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Neighbors plead for help to stop vicious dogs

A group of Lewisport residents said they’re fed up with being scared of, and attacked by, a woman’s two dogs, so they attended both the Lewisport City Council meeting and the Hancock County Fiscal Court to ask how they can protect themselves do something more than simply have the dogs repeatedly picked up and released by animal control.

More than a dozen residents came to the Lewisport meeting to voice their concerns and tell stories about being bitten and menaced by two particular dogs, who they said are allowed to roam the streets despite numerous complaints and incidents.

“The residents of 1410 Meadowlane have two dogs that have either bitten or threatened people walking or biking by this house,” said Veronica Taylor, who read a statement explaining the situation and asking for help. “There have been two incidents in the last week. Animal control was called for at least one incident.”

People call the dog warden, who comes and picks up the dogs, but once the owner pays the requisite fees, they’re returned home.

Matt Howard said he lives near the dogs’ owner and has had several problems out of the dogs too.
“My girlfriend was actually bit once and I got some pictures and I filed a police report,” Howard said. “It got her on the back of the leg… it left a big ol’ bruise on the back of her thigh.

“They came and got the dog, picked it up, quarantined it I guess for a couple of weeks and then they just went and picked the dog right back up and it was running back around,” he said.
That was about a year ago, but he declined prosecution because he wanted to keep peace with his neighbor and instead just asked the woman to keep the dogs put up.

“She was like, ‘You don’t have to worry about it. We’ll make sure the dogs are put up,’” he said. “Well two days later they’re just running wild again.”
His girlfriend was attacked again a few weeks ago when she was walking in the neighborhood and Howard had to come running and kick at the dog to get it to stop.
“It’s not just kind of barky, it literally tries to attack you if you go by there,” he said.

And in front of his house he saw one of the dogs bite another woman who was walking, and she had to go to a doctor for shots and medication.
“They came and actually picked both the dogs up that night but then the very next day the black and white one was back around…” he said.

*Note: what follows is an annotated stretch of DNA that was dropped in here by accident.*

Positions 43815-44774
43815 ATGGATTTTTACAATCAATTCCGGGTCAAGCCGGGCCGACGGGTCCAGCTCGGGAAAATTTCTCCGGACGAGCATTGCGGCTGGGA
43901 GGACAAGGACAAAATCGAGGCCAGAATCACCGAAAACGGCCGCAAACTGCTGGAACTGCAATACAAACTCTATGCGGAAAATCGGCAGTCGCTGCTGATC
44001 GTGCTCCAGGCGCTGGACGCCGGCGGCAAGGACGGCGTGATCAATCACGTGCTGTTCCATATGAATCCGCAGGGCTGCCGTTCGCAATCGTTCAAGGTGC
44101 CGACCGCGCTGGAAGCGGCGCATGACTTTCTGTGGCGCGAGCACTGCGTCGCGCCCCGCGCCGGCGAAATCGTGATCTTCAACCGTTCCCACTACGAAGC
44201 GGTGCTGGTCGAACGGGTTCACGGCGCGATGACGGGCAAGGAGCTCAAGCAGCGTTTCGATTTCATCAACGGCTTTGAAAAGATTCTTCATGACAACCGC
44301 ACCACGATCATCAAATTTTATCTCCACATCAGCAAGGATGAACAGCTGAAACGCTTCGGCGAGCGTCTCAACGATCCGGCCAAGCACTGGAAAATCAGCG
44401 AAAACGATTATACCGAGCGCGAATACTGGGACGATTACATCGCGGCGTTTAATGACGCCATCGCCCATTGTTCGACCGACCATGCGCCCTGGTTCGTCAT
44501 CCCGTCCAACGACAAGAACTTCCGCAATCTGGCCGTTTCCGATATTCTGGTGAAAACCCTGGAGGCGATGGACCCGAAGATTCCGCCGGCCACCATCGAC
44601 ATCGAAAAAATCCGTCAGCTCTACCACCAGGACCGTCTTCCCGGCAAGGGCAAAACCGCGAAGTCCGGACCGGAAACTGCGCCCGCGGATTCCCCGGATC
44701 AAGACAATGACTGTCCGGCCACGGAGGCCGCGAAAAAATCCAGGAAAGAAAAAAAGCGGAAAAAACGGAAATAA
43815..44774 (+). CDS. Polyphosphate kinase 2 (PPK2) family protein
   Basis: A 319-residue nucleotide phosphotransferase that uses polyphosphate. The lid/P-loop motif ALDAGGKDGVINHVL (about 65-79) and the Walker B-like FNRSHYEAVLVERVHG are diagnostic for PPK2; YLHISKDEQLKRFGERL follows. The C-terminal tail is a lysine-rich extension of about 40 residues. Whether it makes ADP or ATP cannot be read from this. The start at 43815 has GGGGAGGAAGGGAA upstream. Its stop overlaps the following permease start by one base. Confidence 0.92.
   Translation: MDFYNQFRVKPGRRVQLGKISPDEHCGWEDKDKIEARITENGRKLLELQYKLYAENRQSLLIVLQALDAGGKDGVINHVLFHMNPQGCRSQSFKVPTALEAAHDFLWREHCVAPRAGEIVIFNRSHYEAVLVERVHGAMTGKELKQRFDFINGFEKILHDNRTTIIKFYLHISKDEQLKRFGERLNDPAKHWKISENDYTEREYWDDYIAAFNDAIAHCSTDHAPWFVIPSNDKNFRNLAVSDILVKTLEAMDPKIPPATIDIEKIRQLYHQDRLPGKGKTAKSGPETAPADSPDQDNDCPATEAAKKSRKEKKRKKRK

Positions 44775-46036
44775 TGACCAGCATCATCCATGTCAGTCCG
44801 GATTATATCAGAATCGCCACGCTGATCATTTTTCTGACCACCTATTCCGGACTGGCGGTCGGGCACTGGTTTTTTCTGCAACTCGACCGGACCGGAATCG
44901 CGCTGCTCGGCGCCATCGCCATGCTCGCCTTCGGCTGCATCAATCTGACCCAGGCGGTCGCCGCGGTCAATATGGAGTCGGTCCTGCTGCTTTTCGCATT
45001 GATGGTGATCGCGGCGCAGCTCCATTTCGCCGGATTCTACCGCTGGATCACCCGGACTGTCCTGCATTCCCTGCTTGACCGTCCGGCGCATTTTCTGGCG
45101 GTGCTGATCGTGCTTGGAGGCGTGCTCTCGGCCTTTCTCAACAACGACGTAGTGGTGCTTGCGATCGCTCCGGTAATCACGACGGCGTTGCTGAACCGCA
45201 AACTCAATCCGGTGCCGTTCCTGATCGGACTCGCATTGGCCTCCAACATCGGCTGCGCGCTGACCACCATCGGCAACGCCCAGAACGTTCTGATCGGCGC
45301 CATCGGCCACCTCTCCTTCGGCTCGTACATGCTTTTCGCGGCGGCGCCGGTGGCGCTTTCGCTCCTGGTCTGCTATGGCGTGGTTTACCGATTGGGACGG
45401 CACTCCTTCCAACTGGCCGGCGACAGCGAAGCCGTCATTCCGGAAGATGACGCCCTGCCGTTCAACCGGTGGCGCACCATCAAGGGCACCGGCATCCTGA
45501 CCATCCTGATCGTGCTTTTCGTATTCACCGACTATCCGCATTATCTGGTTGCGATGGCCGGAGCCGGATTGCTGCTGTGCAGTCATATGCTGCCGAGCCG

“It’s to the point now where I literally carry my pistol. If I go to the mailbox, I always have my gun on me because I’m not getting bit again, nobody else in my family’s getting bit again. I’ll kill 10 dogs if I have to. I’ve made up my mind, it’s not happening again.”

Others said they’d been menaced by the dogs and had even had to protect an elderly woman who walks in the area. They asked about the consequences of spraying them with mace or even using greater force.

“If that dog’s in the street, especially if it’s coming after you, it’s fair game,” said Lewisport Police Chief John Garner. “You can mace it, you can hit it, you can tase it.”

Garner said that residents should file complaints against the dog owner, and that if they all sign it will hold more weight.
“In fact, if each one of you here tonight wants to come to the office and sign a complaint against the citation that’s already issued, which means every one of you gets subpoenaed to court, I believe if all of you go to court and present this to the court like you’ve presented here tonight, they may sit up and take notice and actually take an action,” he said.

Legal action was the topic during the fiscal court meeting, when several of the same group attended to ask the same questions of the county, since they are the ones who operate the animal shelter and hire the dog warden.
County Attorney Paul Madden, Jr. said that having a dog picked up by the warden and following a civil and criminal process are different things with different outcomes.

Whether a dog is vicious is determined by a judge, he said, and that can’t be decided unless there’s a complaint filed, charging the owner with harboring a vicious dog.
The judge will hear witnesses both for and against and decide whether the dog is indeed vicious.

If the judge says it is vicious they can order the owner to confine the dog in an enclosure at least seven feet high and that it not be allowed out except for vet visits, when it must be muzzled.
Then if the owner still allows the dog to run free, that’s when criminal charges, fines and even jail time can follow.

“Once they’ve determined it’s a vicious dog and they’re still not doing what they’re supposed to be doing, then you can come to the county attorney and the county attorney can file a complaint saying that they’re violating this finding of the court and this statute,” he said.

The fines are not less than $50 and not more than $200, imprisonment for not less than 10 days and not more than 60 days, or both fines and jail.
“Very rarely have I ever gotten to that point, but I have gotten to that point before,” he said.

The owner of the dog wasn’t publicly named in the meetings and didn’t return a Facebook message for this story.

By Dave Taylor

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